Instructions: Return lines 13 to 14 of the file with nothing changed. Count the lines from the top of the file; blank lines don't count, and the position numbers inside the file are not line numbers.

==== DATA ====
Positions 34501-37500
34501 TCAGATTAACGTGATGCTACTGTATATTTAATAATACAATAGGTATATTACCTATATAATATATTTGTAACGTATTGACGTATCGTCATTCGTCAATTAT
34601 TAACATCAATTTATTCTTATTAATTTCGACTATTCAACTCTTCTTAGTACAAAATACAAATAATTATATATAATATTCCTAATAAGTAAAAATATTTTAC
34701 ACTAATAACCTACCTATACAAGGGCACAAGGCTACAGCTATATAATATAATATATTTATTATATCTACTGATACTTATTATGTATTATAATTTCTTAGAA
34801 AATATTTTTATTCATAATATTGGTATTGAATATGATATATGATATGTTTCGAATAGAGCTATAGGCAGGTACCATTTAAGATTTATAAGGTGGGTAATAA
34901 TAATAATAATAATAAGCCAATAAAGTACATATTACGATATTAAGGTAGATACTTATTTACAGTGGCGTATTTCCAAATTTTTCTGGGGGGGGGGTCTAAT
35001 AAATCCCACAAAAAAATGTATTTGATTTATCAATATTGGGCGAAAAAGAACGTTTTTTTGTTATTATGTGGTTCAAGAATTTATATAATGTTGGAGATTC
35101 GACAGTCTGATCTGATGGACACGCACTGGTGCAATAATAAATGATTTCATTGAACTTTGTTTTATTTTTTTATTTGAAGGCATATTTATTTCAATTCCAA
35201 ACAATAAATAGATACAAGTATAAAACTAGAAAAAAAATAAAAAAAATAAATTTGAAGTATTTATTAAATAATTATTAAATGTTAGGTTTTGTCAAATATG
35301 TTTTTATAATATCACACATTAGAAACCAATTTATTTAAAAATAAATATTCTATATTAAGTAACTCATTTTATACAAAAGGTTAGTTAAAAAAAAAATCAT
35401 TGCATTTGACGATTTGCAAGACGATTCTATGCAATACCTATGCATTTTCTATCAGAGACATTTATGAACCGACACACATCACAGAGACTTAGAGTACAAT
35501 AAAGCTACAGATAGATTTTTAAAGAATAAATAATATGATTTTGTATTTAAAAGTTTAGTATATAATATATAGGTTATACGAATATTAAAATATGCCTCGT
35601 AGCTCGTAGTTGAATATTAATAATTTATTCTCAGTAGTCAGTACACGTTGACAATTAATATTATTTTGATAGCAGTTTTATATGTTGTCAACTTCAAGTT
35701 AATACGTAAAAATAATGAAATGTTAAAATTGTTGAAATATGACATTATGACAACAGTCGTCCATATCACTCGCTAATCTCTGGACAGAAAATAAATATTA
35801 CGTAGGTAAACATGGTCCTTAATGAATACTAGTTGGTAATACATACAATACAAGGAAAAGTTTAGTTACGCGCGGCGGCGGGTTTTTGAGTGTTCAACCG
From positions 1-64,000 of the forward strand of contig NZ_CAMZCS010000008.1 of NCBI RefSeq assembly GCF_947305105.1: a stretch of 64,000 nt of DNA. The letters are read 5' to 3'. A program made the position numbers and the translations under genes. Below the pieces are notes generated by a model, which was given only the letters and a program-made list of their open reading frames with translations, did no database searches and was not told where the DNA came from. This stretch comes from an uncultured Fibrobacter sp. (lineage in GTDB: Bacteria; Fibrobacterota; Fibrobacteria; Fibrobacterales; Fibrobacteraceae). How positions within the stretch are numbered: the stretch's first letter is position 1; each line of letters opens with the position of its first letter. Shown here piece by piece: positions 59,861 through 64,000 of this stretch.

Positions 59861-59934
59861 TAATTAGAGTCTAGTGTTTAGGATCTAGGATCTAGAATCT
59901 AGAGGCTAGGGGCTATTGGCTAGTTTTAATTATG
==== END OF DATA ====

35601 AGCTCGTAGTTGAATATTAATAATTTATTCTCAGTAGTCAGTACACGTTGACAATTAATATTATTTTGATAGCAGTTTTATATGTTGTCAACTTCAAGTT
35701 AATACGTAAAAATAATGAAATGTTAAAATTGTTGAAATATGACATTATGACAACAGTCGTCCATATCACTCGCTAATCTCTGGACAGAAAATAAATATTA